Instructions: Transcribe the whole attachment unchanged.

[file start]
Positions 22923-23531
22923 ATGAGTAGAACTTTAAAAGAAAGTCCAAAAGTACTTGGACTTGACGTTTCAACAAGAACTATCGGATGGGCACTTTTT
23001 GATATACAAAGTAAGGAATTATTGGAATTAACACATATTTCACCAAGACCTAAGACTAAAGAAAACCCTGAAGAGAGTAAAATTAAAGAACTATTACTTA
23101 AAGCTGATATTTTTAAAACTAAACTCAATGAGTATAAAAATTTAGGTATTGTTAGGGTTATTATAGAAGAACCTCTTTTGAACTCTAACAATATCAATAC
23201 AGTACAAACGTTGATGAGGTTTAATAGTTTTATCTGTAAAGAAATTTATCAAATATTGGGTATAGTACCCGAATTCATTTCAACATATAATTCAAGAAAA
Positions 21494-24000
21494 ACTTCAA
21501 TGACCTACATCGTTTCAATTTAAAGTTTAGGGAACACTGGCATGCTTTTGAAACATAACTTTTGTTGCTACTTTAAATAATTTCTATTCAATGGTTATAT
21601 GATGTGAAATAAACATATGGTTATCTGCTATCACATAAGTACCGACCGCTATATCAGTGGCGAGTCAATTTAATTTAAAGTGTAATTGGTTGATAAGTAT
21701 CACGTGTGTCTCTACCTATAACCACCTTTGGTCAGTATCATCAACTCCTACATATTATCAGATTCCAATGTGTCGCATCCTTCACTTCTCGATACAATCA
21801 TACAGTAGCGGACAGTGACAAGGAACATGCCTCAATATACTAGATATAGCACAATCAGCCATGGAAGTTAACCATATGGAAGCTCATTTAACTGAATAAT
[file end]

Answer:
Positions 22923-23531
22923 ATGAGTAGAACTTTAAAAGAAAGTCCAAAAGTACTTGGACTTGACGTTTCAACAAGAACTATCGGATGGGCACTTTTT
23001 GATATACAAAGTAAGGAATTATTGGAATTAACACATATTTCACCAAGACCTAAGACTAAAGAAAACCCTGAAGAGAGTAAAATTAAAGAACTATTACTTA
23101 AAGCTGATATTTTTAAAACTAAACTCAATGAGTATAAAAATTTAGGTATTGTTAGGGTTATTATAGAAGAACCTCTTTTGAACTCTAACAATATCAATAC
23201 AGTACAAACGTTGATGAGGTTTAATAGTTTTATCTGTAAAGAAATTTATCAAATATTGGGTATAGTACCCGAATTCATTTCAACATATAATTCAAGAAAA
Positions 21494-24000
21494 ACTTCAA
21501 TGACCTACATCGTTTCAATTTAAAGTTTAGGGAACACTGGCATGCTTTTGAAACATAACTTTTGTTGCTACTTTAAATAATTTCTATTCAATGGTTATAT
21601 GATGTGAAATAAACATATGGTTATCTGCTATCACATAAGTACCGACCGCTATATCAGTGGCGAGTCAATTTAATTTAAAGTGTAATTGGTTGATAAGTAT
21701 CACGTGTGTCTCTACCTATAACCACCTTTGGTCAGTATCATCAACTCCTACATATTATCAGATTCCAATGTGTCGCATCCTTCACTTCTCGATACAATCA
21801 TACAGTAGCGGACAGTGACAAGGAACATGCCTCAATATACTAGATATAGCACAATCAGCCATGGAAGTTAACCATATGGAAGCTCATTTAACTGAATAAT